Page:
Given all the tyre pressure hype following Monza, a number of the sub-plots from the Italian GP have been ignored. One of those being the William’s team strategy.
Williams have been criticised for not making a better fist at defending track position previously, their response is generally that they were running their own race, according to their tyre wear limitations.
This was epitomised during the British GP, both the Martini sponsored cars were running at the head of the field with Hamilton and Rosberg’s Mercedes in third and fourth.
Yet during the course of the first pit stop, William’s chose to run to their race plan, rather than pre-empt an early Mercedes pit stop. The result being Lewis stopped first from the leading group, gained the undercut and took the lead of the race.
William’s attempt to cover this was in vain.
During the 2015 Italian GP, William’s again found both their drivers ahead of Rosberg’s Mercedes approaching the first round of pit stops. Once again, Williams failed to make a pre-emptive strike and Rosberg pitted immediately the 1 stop window opened on lap 18.
William’s made an attempt to cover this by pitting their lead car Felipe Massa on the next lap, but to no avail.
Rosberg was down the main straight at Monza whilst Felipe was still picking up speed exiting the pit lane.
Rosberg was 2 seconds behind Massa prior to the stop and 1.5 seconds ahead after it. the wait and see strategy failed again – though Pat Symonds has now revealed both Williams cars suffered difficulties with wheel nut removal, costing each about 1.4 seconds.
Valtteri Bottas ran 3 laps longer than Massa in Monza before making his first stop. And given that Rob Smedley has revealed more than once that Bottas is slightly easier on the tyres than Massa, the writing looked to be on the wall for the Brazilian driver – in terms of the battle looming towards the end of the race with his team mate.
The last lap battle between Massa and Bottas was epic – though the FOM TV director refused to return to fight – preferring to focus on extended shots of Lewis Hamilton, who had won at a canter and the Ferrari of Sebastian Vettel, who came a distant and lonely second.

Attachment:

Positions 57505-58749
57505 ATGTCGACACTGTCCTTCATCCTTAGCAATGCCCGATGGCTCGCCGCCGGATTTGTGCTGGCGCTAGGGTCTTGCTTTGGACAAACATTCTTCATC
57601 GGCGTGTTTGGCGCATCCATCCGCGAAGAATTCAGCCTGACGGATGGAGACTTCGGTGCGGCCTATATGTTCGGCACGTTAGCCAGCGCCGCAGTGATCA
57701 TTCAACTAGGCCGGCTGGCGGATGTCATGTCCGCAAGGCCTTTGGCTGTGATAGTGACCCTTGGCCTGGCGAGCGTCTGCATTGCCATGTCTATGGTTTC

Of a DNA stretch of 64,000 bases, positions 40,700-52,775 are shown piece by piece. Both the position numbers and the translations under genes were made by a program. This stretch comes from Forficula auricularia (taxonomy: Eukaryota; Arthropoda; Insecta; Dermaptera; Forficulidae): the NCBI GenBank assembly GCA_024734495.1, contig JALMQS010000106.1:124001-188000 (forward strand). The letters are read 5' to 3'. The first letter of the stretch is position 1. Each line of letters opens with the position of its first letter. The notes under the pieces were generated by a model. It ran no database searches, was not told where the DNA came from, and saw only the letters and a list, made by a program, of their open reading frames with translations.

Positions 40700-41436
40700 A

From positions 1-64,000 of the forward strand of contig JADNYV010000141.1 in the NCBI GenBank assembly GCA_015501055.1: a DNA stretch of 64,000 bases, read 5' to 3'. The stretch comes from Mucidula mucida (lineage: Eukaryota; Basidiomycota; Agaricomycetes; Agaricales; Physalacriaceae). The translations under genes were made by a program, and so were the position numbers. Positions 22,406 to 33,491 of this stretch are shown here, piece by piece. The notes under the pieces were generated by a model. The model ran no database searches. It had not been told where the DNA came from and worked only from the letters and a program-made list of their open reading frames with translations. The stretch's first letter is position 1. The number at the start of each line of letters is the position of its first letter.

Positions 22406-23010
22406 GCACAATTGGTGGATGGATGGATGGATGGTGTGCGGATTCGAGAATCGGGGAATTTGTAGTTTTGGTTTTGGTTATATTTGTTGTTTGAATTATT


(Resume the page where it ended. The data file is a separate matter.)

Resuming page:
Last three laps from on-board Bottas car. Enjoy before FOM pull it down.
Felipe said after the race. “I started to lose performance on the rear tyres and he was catching me with better tyres as well. So, in the last three laps it was pretty difficult. He was catching me a lot, he was quicker than me. The only problem was the traction: he has better traction. So, I managed to fight, and getting to the podium was tough, three laps but I’m so happy for the position”.
Massa had done his duty – paid lip service to covering Rosberg’s pit stop and managed to hang on for his second podium of the year. And best of all it was in Monza, Italy – the home of the tifosi.
Yet had Rosberg’s engine not expired, none of this would have been possible. Williams refused to try the two stop strategy with either driver which would have given them track position ahead of Rosberg as they’d have most likely pitted between laps 12-14.
Maybe fourth and fifth was Williams best hope – even fifth and sixth had Raikkonen made a decent start.
Yet there’s still a perception that William’s are just too cautious in their race strategy. Others may suggest they are realistic of their capabilities and are carefully building a solid lead over Red Bull in the F1 constructor’s championship. The gap is now 75 points.
In the inter team driver battle – it is now close – and for those who believed Massa was washed up (mostly Ferrari fans).
Massa has two third place podiums, while Bottas has just the one from Canada. The drivers are equally matched with 5 race finishes each ahead of the other, though Massa has the edge on Bottas in qualifying 6-5.
However, Felipe Massa moved ahead of Kimi Raikkonen into fourth place in the driver standings, with Valtteri sandwiching the ‘iceman’ just six points behind.